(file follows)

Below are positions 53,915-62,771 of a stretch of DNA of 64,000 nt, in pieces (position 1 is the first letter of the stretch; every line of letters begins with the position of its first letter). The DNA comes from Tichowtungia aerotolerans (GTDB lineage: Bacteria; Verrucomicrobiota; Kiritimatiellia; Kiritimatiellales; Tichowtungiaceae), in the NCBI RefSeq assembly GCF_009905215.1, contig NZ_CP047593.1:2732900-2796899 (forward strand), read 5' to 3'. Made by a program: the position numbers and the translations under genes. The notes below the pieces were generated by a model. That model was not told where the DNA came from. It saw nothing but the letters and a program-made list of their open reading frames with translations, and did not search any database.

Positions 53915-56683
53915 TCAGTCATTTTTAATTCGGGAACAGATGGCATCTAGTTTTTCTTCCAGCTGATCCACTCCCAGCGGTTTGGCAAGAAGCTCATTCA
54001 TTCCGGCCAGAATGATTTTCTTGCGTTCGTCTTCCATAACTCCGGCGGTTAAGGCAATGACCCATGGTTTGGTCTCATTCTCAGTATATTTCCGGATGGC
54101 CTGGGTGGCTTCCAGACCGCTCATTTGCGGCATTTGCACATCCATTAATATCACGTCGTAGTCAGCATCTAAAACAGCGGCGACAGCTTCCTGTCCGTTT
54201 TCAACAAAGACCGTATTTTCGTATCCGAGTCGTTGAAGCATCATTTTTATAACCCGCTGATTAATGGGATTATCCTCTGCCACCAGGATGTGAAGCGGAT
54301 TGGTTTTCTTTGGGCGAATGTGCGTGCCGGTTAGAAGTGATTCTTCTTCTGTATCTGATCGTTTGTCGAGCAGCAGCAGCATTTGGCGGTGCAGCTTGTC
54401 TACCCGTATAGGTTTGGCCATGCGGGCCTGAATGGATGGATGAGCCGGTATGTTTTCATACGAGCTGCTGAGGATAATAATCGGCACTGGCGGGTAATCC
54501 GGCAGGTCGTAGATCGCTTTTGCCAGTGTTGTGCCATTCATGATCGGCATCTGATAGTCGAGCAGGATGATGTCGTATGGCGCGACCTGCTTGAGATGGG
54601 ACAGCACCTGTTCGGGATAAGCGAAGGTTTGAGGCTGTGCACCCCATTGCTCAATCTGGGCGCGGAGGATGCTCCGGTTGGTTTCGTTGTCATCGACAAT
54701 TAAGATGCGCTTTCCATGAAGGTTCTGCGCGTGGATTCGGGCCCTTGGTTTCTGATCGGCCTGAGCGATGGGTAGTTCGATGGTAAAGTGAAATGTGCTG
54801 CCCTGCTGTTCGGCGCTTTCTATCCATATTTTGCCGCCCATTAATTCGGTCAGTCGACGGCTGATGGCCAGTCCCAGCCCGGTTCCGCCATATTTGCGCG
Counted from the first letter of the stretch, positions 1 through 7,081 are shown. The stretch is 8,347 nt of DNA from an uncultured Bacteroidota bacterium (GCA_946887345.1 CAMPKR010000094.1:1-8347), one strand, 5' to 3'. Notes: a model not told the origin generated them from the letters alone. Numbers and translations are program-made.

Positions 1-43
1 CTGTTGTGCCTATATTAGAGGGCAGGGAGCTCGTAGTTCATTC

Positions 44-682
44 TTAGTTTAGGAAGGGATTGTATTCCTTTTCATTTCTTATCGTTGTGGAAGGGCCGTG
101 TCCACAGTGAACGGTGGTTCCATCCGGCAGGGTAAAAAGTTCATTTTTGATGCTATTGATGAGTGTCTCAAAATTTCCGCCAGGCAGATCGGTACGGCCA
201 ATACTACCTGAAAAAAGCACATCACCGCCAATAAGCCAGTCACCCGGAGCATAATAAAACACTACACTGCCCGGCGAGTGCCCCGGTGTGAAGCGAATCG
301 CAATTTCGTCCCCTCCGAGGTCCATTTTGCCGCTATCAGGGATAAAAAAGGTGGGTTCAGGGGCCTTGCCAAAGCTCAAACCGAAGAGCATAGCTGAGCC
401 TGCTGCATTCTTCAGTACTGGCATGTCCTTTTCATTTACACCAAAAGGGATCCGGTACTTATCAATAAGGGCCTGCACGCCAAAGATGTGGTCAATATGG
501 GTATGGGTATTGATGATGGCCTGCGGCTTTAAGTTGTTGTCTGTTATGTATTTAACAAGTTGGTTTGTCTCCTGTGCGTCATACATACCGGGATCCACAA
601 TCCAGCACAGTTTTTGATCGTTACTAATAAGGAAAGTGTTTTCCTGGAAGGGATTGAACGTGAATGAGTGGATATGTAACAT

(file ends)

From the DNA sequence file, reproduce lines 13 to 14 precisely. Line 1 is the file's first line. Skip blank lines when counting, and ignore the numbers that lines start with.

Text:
Counted from the first letter of the stretch, positions 1 through 7,081 are shown. The stretch is 8,347 nt of DNA from an uncultured Bacteroidota bacterium (GCA_946887345.1 CAMPKR010000094.1:1-8347), one strand, 5' to 3'. Notes: a model not told the origin generated them from the letters alone. Numbers and translations are program-made.

Positions 1-43